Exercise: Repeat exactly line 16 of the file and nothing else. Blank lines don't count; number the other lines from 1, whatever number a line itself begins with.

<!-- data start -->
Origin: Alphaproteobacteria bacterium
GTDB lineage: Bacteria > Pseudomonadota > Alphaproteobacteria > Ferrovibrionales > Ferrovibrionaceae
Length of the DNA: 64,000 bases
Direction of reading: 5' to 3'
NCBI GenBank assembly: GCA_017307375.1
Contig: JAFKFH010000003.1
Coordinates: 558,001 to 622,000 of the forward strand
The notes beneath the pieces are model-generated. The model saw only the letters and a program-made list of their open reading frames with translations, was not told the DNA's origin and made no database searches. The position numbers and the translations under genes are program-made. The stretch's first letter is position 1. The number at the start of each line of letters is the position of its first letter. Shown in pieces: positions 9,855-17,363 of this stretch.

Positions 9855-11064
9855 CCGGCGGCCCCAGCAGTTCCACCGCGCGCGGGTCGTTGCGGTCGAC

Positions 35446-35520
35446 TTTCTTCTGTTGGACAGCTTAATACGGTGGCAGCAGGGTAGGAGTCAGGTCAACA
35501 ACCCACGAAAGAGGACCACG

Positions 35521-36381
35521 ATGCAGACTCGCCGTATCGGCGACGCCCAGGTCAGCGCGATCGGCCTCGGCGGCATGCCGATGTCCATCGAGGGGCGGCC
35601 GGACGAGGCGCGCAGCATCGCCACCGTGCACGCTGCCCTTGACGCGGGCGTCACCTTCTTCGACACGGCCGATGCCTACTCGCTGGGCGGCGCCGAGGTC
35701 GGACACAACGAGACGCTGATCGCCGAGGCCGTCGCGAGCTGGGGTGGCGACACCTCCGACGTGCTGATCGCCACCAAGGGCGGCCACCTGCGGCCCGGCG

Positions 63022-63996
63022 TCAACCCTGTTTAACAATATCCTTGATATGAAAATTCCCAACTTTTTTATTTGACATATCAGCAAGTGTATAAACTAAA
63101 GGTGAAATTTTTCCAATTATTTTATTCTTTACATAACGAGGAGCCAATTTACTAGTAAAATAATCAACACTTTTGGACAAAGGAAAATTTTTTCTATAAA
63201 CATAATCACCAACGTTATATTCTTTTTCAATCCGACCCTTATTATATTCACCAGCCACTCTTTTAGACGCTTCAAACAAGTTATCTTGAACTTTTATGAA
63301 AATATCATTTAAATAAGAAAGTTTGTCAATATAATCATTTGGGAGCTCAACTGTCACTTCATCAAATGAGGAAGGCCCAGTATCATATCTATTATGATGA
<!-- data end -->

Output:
35601 GGACGAGGCGCGCAGCATCGCCACCGTGCACGCTGCCCTTGACGCGGGCGTCACCTTCTTCGACACGGCCGATGCCTACTCGCTGGGCGGCGCCGAGGTC